This week, on Twitter, ZWSoft from China taunted the long established standard of DWG. “Time to say goodbye to AutoCAD,” it proclaimed, along with a link to a YouTube clip showing the latest release of ZWCAD.
The company also sent me a license of ZWCAD 2010 Professional, which I installed and ran. I found the software to be stable, straightforward, and effective. Those who are familiar with AutoCAD or AutoCAD LT would undoubtedly be able to pick up ZWCAD almost immediately, as many of the icons and commands are nearly identical.
The nested table feature, which lets you embed data from an external Excel worksheet, works without any hiccups. In fact, you can use many of the drawing editing tools (Scale and Move, to name but two) on the embedded table. ZWCAD gives you a text import option, in addition to the option to type in text. The ruler-controlled text formatting pallet provides additional functions to tweak your text (alignment, positioning, re-flowing the text string inside the text box, and so on).
The Record Script function lets you develop a macro of a certain repetitive drawing task (essentially, by writing a short program while you draw); you can then run the script to automatically recreate the same object — a handy tool if you tend to draw the same object or scheme over and over.
The hatch fill and color fill functions are managed in a dialog box that’s easy to understand and follow. The color gradients with customizable fade patterns lend an aesthetic touch to the drawings. The software also supports a healthy list of industry standard file formats.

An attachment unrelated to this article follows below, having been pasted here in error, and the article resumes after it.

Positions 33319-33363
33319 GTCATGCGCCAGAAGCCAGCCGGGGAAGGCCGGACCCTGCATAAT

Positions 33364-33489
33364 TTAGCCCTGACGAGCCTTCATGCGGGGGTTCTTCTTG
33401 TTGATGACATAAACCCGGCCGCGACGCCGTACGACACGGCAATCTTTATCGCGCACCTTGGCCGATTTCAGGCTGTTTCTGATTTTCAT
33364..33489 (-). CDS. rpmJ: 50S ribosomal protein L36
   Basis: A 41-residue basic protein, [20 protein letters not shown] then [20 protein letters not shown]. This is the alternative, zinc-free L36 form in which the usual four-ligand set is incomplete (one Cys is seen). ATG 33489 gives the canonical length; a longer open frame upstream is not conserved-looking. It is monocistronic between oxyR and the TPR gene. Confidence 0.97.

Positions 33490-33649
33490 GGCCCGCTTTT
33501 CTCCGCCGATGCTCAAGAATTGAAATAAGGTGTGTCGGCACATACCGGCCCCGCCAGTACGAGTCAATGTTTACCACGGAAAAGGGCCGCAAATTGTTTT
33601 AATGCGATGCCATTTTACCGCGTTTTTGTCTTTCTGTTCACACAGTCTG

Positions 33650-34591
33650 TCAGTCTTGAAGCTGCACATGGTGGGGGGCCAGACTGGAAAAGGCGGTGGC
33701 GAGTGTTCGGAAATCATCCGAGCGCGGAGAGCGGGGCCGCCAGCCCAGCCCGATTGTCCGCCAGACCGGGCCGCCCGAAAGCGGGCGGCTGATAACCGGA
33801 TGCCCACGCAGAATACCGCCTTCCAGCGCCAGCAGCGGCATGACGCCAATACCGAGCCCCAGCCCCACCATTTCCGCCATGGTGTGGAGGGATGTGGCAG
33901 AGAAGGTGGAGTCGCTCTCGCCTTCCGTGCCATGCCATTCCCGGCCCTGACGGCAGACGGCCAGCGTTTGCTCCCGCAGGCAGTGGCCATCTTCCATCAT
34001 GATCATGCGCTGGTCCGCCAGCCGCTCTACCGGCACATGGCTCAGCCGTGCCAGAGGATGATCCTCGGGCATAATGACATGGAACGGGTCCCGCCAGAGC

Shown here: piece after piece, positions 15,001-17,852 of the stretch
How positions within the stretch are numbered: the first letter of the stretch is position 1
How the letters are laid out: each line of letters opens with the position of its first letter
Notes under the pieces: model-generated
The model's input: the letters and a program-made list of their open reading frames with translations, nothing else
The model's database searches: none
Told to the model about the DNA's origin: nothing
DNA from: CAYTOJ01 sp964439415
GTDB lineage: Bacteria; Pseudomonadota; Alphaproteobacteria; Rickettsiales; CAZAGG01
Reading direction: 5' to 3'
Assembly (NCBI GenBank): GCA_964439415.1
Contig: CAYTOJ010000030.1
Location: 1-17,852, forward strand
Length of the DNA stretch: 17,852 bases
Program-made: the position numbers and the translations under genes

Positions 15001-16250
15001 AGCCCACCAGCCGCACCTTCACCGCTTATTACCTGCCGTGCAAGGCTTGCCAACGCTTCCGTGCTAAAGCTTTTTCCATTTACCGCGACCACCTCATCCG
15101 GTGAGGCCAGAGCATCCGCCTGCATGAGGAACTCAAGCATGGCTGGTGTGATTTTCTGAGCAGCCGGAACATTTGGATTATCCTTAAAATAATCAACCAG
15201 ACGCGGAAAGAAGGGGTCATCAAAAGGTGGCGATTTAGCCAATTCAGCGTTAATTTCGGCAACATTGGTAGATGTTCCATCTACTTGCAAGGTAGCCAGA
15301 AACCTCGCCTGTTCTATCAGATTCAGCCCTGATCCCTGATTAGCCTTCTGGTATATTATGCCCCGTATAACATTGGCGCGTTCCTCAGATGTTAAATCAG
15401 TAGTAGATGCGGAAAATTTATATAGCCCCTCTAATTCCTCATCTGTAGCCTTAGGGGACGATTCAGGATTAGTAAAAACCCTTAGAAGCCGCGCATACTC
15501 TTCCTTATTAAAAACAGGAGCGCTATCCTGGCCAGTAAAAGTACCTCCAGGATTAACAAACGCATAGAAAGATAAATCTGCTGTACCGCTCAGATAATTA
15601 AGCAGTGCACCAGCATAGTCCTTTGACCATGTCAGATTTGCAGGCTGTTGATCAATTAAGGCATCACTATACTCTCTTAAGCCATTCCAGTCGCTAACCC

ZWSoft is currently running a design contest, called “Design the Future,” set to wrap up in April. “You are invited to design anything that might exist in the year 2015 or thereafter,” reads the announcement. “Your design can be of a spacecraft, a conceptual cooking kit, a magnificent stadium, a remarkable power piping/plumbing system, or an elegant interior design.”
Along with ZWSoft’s ZWCAD, IMSI/Design’s DoubleCAD XT and Graebert’s ARES recently emerged as challengers to AutoCAD. (For more, read “ARES Takes Aim at AutoCAD; DoubleCAD XT Evolves into V2,” Feb 9, 2010.) Each in its own ways departs slightly from AutoCAD in some areas to make drafting and drawing easier.
Two of these three happen to be from offshore companies: Graebert from Germany; ZWSoft from China. They represent a growing number of products from Europe and Asia gaining a foothold in North America, a market previously dominated by local products. Selling for far less than AutoCAD, the new breed of DWG editors are poised to undermine Autodesk’s established authority in the 2D-focus market.
ZWCAD sells for roughly U.S. $500-$800, through www.zwcadusa.com. For more, watch the video report below: